Ashton Kutcher, 35, channeled Steve Jobs to portray the tech genius in the biopic “Jobs,” which opens August 16, 2013. At a press conference for the film earlier in the week at the Waldorf Astoria Hotel, director Joshua Michael Stern Stern said the actor, who already has a skinny frame on his 6’2″ body, lost 16 to 18 pounds so he would look emaciated for the opening scene of the film, where Jobs was already ill and addressed an audience in 2008 to unveil a new Apple product.
“If you see, where Steve is at the beginning of the film, how emaciated he is,” Stern said, “and then Ashton sort of gained weight because we were able to shoot chronologically. It was a tremendous amount of commitment.”
The director added, “Kutcher ended up having to go to the emergency room right before we started shooting just because, you know, to sort of immerse yourself in Steve Jobs is an intense thing and to live in that skin, so I would call him every once in a while and just say, ‘Are you sure you’re okay, you know, in there?'” It turns out Kutcher’s insulin levels were off, and he quickly quit the diet and was soon fine.
Kutcher also tried to physically resemble Jobs and his mannerisms. He acquired Jobs’ loping-like walk and his habit of often going shoeless. Asked about the walk, Stern laughed. “It’s the shoe question.”
“Yeah the walk,” Kutcher laughed. “I wanted to honor this guy and because I knew people that knew him I had pretty good insight into who and how he was and because he’s so well documented I kind of couldn’t afford to not resemble him.”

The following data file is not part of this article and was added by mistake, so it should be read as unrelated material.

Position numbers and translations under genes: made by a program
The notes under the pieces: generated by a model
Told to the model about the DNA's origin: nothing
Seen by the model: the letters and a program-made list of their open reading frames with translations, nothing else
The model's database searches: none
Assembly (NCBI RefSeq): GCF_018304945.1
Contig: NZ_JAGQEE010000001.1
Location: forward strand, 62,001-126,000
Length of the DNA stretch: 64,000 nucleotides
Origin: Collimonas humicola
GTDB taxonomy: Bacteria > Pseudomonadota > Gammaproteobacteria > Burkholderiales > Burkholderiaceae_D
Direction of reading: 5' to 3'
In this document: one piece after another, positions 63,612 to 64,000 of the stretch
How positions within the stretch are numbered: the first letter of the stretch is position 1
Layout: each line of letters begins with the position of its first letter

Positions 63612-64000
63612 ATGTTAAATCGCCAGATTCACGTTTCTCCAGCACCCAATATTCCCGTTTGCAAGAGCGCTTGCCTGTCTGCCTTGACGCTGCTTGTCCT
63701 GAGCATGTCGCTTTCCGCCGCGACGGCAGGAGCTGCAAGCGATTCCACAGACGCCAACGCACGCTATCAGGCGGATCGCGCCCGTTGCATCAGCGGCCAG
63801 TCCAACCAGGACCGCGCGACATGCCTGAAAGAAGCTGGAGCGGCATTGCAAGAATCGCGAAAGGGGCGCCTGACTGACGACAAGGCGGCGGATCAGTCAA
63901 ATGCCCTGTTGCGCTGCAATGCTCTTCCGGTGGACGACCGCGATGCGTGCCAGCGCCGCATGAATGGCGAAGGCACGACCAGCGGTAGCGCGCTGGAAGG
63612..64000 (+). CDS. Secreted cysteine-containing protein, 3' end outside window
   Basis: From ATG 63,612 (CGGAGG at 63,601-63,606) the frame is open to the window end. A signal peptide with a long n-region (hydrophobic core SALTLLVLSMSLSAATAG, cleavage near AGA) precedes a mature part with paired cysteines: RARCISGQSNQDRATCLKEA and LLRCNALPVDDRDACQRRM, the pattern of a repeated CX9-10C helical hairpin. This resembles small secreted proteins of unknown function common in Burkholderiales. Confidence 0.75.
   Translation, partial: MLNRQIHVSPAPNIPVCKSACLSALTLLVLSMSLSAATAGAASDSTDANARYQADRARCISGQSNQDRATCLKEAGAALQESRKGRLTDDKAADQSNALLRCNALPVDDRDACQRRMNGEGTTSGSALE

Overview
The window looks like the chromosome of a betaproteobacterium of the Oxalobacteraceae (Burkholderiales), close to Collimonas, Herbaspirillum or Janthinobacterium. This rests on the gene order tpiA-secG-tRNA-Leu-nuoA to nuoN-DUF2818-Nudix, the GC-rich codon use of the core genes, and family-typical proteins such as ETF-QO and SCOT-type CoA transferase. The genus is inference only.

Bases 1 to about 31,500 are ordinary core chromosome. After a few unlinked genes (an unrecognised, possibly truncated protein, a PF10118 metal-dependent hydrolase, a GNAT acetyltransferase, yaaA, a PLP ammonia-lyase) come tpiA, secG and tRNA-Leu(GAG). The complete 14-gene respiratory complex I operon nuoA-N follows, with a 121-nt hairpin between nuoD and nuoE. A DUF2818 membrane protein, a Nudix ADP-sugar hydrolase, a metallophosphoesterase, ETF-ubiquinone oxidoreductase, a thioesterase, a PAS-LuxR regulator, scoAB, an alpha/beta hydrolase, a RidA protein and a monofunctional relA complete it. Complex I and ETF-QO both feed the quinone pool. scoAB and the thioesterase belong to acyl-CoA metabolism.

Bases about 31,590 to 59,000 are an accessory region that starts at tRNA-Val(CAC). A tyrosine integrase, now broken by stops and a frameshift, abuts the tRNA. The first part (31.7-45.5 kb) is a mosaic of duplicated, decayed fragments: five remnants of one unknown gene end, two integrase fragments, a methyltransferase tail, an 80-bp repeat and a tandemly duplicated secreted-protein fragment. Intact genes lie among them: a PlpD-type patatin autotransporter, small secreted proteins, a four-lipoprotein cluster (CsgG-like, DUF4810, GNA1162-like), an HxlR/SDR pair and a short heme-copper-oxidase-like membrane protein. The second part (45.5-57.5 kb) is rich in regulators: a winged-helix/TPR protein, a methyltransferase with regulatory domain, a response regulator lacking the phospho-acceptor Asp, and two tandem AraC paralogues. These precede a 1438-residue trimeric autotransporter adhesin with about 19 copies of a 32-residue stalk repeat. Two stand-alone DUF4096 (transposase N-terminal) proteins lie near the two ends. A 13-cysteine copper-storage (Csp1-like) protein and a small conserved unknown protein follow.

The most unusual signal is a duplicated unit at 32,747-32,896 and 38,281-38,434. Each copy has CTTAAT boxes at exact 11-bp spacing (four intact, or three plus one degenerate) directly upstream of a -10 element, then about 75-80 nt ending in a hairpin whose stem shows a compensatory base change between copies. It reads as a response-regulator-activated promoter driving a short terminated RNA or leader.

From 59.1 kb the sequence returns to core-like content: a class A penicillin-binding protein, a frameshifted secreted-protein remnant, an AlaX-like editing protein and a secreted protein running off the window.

“I started by learning everything I could about him by reading books and watching video and listening to people tell tales and stories,” the actor mused. “I started studying the entrepreneurs that he admired and listening to the music he listened to and eating the food he ate and walking the way he walked.”
Because Jobs went on hikes with his employees, Ashton said he did the same when he was having meetings. He also started walking without shoes or wearing Birkenstocks like Jobs. He’d start by 10-minute walks and as he practiced the walks barefoot, they got longer but came as a shock to his system.
“Listen, doing that kind of thing and making those kinds of changes to your body is a shock,” the actor said. “Your body rejects walking the way Steve Jobs walked because you’re physiologically built to walk the way you walk and every human being on this planet has a unique gait that we could actually measure and quantify and use it as a security code if you wanted to. And your body actually has to rebuild to walk that way. It was uncomfortable, but I think it served a purpose. “
Kutcher went on to say that playing Jobs was a great opportunity for him. “It was kind of a perfect convergence of my personal interests and my craft and also a really complicated person to play. He was an anti-hero. He’s a flawed hero and it’s fun to play flawed heroes because they feel more real. They’re relateable, and it makes you feel better about your flaws.”
Kutcher said he shared some personality traits with Jobs. “Well, one I have is a passion for technology. I went to school to become a biochemical engineer so I know a little bit about engineering, and I have a passion for art and the arts and creativity, and I think that Steve understood and appreciated both of those things.”